WASHINGTON — WASHINGTON -- Crucial support from Majority Leader Trent Lott spurred the Senate on to overwhelming approval last night of a controversial treaty designed to ban development, production and stockpiling of chemical weapons.

Twenty-nine Republicans voted with all 45 Senate Democrats to back the treaty. The 74 votes exceeded the 67 needed for ratification, but Vice President Al Gore presided over the balloting in case he was needed to cast the deciding vote.


The treaty is intended to reinforce and expand an international ban on the use of chemical weapons that has been in place since 1925.

"This vote is an example of America working as it should, putting the country first, reaching across the party lines, working for the common good: It will make our future more secure," President Clinton told reporters shortly after the Senate acted.


Conservative Republican opponents battled in vain throughout the evening, trying to persuade their colleagues to demand changes in the treaty that would require it to be renegotiated.

"The danger is how the American people are being misled by those who have endorsed this treaty into believing that something has been done about chemical weapons," said Jesse Helms, the North Carolina Republican who chairs the Foreign Relations Committee.

"If we do nothing else in our opposition to this treaty, I hope we can make the American people aware that nothing is being done for their safety."

The outcome only became clear late yesterday after 26 Republicans joined the Democrats to defeat the first of five proposed changes and Lott announced his support for the accord.

"I'm not a big fan of this treaty -- it was a close call," Lott said. He said he had concluded that the United States "is marginally better off with it than without it."

What's more, there were political stakes for his party, he added.

"If I had been fighting this thing, and we would have taken it down, the impression would have been bad," Lott said.

Last night's vote was regarded as a significant victory for both Lott and President Clinton, who made many concessions, including a promise yesterday to the Republican leader that he would withdraw from the treaty if its implementation weakens U.S. defenses or contributes to the spread of chemical weapons instead of their elimination.


Seventy-four other nations have already ratified the treaty, which is scheduled to take effect Tuesday with or without U.S. approval. Still missing from that list, however, are two major powers: Russia and China. And considered unlikely to sign on in the foreseeable future are Iraq, Syria, Libya and North Korea.

Supporters generally avoided extravagant claims about what the accord would accomplish. They acknowledged that it won't rid the world of chemical weapons because the ban is difficult to enforce and some of the most radical nations are not participating. But they argued that U.S. interests would best be served by at least increasing global pressure against the use of poison gas.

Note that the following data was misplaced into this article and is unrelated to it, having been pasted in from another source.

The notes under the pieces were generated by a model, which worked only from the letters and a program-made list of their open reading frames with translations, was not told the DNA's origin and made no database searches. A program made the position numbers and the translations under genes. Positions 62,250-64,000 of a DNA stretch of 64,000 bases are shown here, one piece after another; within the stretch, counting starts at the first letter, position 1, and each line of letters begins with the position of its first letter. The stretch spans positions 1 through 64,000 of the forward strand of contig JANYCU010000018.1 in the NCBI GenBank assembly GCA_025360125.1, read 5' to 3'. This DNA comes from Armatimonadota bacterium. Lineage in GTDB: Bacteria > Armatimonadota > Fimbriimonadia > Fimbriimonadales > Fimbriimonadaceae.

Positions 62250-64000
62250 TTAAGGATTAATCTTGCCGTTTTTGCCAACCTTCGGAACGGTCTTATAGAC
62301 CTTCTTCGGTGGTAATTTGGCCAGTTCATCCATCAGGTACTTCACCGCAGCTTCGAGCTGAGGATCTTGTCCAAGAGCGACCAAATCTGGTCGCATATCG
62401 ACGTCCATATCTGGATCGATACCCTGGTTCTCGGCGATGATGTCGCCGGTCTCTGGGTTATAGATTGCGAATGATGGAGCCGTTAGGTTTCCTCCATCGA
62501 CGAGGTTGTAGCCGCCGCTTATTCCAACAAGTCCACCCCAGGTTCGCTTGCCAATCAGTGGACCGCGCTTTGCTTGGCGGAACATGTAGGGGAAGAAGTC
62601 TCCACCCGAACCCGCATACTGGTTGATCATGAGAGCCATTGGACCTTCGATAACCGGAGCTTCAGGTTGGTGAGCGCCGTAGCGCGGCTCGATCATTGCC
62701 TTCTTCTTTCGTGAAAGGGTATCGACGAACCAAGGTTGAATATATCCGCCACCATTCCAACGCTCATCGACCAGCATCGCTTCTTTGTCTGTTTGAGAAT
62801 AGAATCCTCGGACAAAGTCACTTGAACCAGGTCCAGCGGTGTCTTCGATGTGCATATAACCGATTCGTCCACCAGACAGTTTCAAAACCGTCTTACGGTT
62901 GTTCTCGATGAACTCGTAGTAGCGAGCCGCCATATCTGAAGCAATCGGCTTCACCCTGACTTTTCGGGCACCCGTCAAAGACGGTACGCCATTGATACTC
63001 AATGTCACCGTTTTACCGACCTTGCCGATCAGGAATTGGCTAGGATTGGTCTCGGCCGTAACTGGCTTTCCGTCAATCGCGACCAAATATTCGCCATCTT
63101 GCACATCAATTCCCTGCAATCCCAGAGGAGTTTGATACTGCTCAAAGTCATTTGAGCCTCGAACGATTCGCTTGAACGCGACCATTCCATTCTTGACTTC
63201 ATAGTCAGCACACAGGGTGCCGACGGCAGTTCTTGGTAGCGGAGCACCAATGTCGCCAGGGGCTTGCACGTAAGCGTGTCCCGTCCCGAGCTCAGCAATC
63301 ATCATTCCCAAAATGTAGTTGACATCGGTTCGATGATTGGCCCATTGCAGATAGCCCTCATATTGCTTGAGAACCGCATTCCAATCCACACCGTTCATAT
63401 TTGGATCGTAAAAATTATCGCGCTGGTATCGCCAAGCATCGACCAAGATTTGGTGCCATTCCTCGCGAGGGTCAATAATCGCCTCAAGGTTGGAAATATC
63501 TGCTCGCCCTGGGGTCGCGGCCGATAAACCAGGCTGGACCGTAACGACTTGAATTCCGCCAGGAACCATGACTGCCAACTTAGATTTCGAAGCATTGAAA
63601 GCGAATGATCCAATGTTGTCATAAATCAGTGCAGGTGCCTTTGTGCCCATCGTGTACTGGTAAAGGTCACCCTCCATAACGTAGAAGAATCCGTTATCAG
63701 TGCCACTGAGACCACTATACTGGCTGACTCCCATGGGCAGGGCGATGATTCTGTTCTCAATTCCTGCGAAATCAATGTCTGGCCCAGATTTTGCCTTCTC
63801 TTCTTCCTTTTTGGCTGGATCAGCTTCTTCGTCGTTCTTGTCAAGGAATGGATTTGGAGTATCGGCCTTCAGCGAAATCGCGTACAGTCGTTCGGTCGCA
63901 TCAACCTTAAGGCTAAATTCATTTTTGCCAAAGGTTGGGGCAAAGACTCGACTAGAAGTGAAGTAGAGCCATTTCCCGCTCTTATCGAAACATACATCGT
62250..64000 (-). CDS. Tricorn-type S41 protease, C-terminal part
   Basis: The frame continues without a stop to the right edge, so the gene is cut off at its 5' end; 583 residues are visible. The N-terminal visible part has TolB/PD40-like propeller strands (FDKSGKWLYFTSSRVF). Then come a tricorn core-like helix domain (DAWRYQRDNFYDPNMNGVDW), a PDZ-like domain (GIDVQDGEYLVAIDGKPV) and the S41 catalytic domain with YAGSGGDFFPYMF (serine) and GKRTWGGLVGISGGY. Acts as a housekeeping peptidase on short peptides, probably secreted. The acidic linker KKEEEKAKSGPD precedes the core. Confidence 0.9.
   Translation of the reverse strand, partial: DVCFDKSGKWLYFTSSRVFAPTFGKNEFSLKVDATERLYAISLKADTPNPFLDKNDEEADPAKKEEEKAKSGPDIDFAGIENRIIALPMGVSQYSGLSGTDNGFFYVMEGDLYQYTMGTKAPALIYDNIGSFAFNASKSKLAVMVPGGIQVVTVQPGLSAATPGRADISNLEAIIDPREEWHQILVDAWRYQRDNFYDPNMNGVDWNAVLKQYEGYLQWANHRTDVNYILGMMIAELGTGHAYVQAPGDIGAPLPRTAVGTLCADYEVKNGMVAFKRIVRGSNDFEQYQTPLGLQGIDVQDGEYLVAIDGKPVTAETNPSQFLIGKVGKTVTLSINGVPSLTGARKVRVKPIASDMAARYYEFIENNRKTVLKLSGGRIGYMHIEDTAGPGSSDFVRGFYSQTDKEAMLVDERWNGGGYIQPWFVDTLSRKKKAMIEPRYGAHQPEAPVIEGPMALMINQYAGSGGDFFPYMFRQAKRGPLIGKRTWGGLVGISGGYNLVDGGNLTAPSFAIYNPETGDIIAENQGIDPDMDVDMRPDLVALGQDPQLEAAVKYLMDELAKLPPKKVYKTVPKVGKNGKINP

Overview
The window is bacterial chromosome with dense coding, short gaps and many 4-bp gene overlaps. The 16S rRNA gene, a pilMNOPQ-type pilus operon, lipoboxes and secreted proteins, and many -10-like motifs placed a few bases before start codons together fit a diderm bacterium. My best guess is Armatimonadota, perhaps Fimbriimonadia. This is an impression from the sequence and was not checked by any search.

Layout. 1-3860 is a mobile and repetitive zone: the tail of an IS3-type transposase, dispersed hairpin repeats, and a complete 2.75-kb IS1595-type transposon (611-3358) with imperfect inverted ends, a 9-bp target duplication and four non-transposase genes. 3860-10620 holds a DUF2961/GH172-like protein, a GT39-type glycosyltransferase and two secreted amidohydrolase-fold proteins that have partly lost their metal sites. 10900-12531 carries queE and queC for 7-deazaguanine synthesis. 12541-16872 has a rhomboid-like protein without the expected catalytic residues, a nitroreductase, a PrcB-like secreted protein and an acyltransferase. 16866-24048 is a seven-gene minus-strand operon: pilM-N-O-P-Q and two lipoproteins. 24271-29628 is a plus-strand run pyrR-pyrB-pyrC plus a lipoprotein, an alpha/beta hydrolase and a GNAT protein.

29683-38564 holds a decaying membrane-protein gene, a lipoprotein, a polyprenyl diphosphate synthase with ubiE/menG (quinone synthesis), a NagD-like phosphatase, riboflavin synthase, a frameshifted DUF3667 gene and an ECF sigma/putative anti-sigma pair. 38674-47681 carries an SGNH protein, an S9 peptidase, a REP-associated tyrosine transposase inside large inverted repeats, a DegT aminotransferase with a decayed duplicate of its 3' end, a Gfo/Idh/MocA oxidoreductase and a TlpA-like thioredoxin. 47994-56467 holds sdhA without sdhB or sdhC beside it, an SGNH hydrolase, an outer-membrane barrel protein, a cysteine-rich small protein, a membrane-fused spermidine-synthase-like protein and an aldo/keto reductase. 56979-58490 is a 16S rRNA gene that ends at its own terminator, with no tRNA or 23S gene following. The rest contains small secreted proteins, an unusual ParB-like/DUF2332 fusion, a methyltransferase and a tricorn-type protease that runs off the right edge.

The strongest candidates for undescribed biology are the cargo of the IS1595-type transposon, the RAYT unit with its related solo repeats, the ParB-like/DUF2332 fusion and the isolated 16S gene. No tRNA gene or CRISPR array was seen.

"There may be states who will cheat on this agreement, and others who refuse to sign it, but if we are part of the treaty, we will take part in the enforcement," said Sen. Paul S. Sarbanes, a Maryland Democrat. "We will know more about the state of chemical weapons in the world with the treaty than without it."

But opponents argued that the treaty is not simply ineffective. They said ratification would create a false sense of security that chemical weapons are no longer a threat -- when the threat may actually be greater than ever.

"The countries that really matter aren't even going to be governed by this treaty," argued Jon Kyl, an Arizona Republican and a leading opponent.

Clinton's promise to Lott was intended to address fears about a treaty provision requiring participating nations to share technology for defending themselves against chemical weapons. Lott and others said they worried that the defensive technology could be turned against the United States and contribute to the proliferation of chemical weapons.


"This commitment went far beyond what I thought he would agree to," said Lott, who called Clinton's promise to withdraw from the treaty if necessary the deciding factor in gaining his support.

But the president's assurances weren't enough for some opponents.

"We know that other countries can sell their technology as well as their system to rogue nations," said Sen. James M. Inhofe, an Oklahoma Republican. "It's a scary thing to think we might be putting ourselves in a situation to increase our exposure to chemical weapons."

The Chemical Weapons Convention has been 13 years in the making. Launched by President Ronald Reagan in 1984, it was signed by President George Bush in 1992 near the end of his term. Responsibility for pushing it through to Senate ratification then fell to Democrat Clinton.

Working determinedly to avoid the international embarrassment of Senate defeat of a U.S.-sponsored treaty, Clinton lobbied 25 senators and his administration granted 28 concessions to opponents.

But Lott's prestige was also in the line yesterday. His first full year as majority leader has gotten off to a rocky start as he has been torn between the conservative and moderate factions of the GOP Senate contingent while trying to negotiate with the Democrats and the White House on a variety of issues.


Lott not only needed to be on the winning side, he needed it to be a positive vote, colleagues said.

"I think that when the next election comes along, he doesn't want his guys to be blamed for killing the treaty," said Patrick J. Leahy, Vermont Democrat.

Pub Date: 4/25/97